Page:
1. Take your UNhappy little hinney outside for a walk, a run, a bike ride.
If THAT bores you, then pick up a broom, a rake, a shovel and rearrange dirt, dust or landscaping (check with parents first about that last one). Walk the dog, brush the cat, teach them new tricks. Take a nap under a tree, camp outside overnight, even in the back yard. GET OUT!

2. RUN, do not walk, to the next nearest home of an elderly person (do NOT mistake 50 for elderly!)
Knock on the door, introduce yourself, and then procceed to 1. sit and visit and 2. ask them what they need help with. then DO IT! This should keep you busy for quite a while... and you will learn some valuable lessons and loneliness will be averted on more than one count!

3. Find a kid... preferable another kid that is being bored... Not one your age, but one younger than you. Think (*yes, you can do that in the summertime) of 3 things that you know, or can do that this kid cannot and TEACH them. Spend some time making, building, working on something. Take them on a walk and see how many different birds you can identify. Teach them to make lemonade. Build a sculpture of found objects. Get creative!

4. Pick a new skill,,, something that YOU want to do, or have been interested in. Get your parents on board here... do some research... figure it out. implement a plan for learning about your new passion and be better for it at the end of the summer!

5. Do a good turn daily... a good deed... even small ones... You will smile at yourself when you're all alone. Pick up some trash and put it in the proper place, return the shopping cart to the store, smile at the angriest person you see. YOU will be better for it.

6. Go fishing (catch and release), take a hike, a serious hike... there's a state park IN THIS COUNTY with two trails 2 1/3 miles) that is free for you to walk. Take a bottle of water and explore the outdoors.
(THEN you will not die of heatstroke that first two days of band camp!) Ride a bike.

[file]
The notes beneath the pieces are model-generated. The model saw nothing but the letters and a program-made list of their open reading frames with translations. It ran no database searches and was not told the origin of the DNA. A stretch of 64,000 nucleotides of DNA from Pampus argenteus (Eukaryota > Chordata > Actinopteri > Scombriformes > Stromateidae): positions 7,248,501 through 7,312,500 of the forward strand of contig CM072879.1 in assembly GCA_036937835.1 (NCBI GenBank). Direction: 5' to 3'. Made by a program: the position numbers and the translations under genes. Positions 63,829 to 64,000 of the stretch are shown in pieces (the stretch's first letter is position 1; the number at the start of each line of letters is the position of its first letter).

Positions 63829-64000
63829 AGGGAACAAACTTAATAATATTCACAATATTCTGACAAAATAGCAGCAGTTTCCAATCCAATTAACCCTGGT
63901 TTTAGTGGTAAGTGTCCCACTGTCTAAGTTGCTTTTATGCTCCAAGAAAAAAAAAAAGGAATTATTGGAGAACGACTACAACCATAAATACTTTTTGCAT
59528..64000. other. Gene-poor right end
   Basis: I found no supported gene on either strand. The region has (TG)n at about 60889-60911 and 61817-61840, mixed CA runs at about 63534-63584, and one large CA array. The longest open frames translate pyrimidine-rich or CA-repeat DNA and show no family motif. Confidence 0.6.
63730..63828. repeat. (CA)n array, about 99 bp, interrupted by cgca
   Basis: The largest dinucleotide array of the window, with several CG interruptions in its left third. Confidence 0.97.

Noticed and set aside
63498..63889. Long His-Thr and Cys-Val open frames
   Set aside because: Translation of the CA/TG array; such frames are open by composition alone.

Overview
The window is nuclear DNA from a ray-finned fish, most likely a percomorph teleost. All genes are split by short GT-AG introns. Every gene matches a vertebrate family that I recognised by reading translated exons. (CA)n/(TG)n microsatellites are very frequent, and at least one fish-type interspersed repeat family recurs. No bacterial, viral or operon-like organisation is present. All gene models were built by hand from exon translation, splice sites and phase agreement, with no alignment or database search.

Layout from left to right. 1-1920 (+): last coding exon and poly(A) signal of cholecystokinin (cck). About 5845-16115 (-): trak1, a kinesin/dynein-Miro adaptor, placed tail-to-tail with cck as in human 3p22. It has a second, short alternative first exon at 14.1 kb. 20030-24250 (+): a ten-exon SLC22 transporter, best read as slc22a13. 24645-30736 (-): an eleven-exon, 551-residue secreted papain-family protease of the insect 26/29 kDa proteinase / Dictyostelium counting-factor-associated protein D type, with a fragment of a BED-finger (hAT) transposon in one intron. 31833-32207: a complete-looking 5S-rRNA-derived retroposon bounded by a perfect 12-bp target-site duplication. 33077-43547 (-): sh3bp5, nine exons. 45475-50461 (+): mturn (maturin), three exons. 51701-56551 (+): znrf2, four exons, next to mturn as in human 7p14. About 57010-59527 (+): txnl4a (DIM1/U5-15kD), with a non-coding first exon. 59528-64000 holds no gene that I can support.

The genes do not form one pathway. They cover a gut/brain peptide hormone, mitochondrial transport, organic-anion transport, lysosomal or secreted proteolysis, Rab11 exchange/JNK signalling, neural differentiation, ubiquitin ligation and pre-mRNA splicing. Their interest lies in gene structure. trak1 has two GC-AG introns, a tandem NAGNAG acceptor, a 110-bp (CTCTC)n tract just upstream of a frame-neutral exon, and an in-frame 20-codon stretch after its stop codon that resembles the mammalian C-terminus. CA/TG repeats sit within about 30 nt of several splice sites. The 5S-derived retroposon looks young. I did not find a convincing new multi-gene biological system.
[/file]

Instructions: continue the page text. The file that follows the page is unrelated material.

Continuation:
7. Make a plan for your family and implement it... how can you reduce and recycle? Your parents are tired of telling you to turn off the lights and not waste stuff... they get worn pick up the charge for a while and see the savings (of finances AND the planet!).

8. Be an official volunteer... The local hospital has need of volunteers,,, the local nursing homes...
take your instrument and simply practice in the day room at the local nursing home... get three friends together and play together...brighten the day of all who live there and all who work there. Smile while you play!

9. Thank people... thank a police officer, thank a teacher, thank the folks at the YMCA, thank the person who checks you out at the store. If you have time to be bored, you have time to sit down and write a thank you note,,, to your parents, your grandparents, your friends, the mailperson!

10. Catch up with folks who have moved away. Sit down and take pencil and paper in hand and WRITE a letter.

11. Clean your room! Move the furniture around (amazing what you find under the bed!) REdecorate. Do a good job and your parents will be stunned... stunned, I tell you!

12. Clean something that is not your room... the fridge (do you KNOW how happy this makes parents?)
the laundry room, the utility closet... Your parents will wonder what is wrong , but they will NOT question this!?!

13. Go the public library and use this free resource... read magazines while you're there and read a BOOK A WEEK over the summer. (some of you can do way better than that, and if you do and report it to me, we shall find a treat!)

14. Practice that instrument DAILY. Annoy your family, the neighbors, the animals in the neighborhood. Practice early and late and in between. Become the BEST at what you do!

15. LASTLY, Study for the SAT... I don't care what age you are, what grade you're in, what you're doing after highschool... go online to the study places and DO it. Go to the public library and check out the study books. DO NOT ROll your eyes... you KNOW I'm right! If you each send me (or post) a word of the day from the SAT lists, then we're all gonna learn a lot of new words this summer!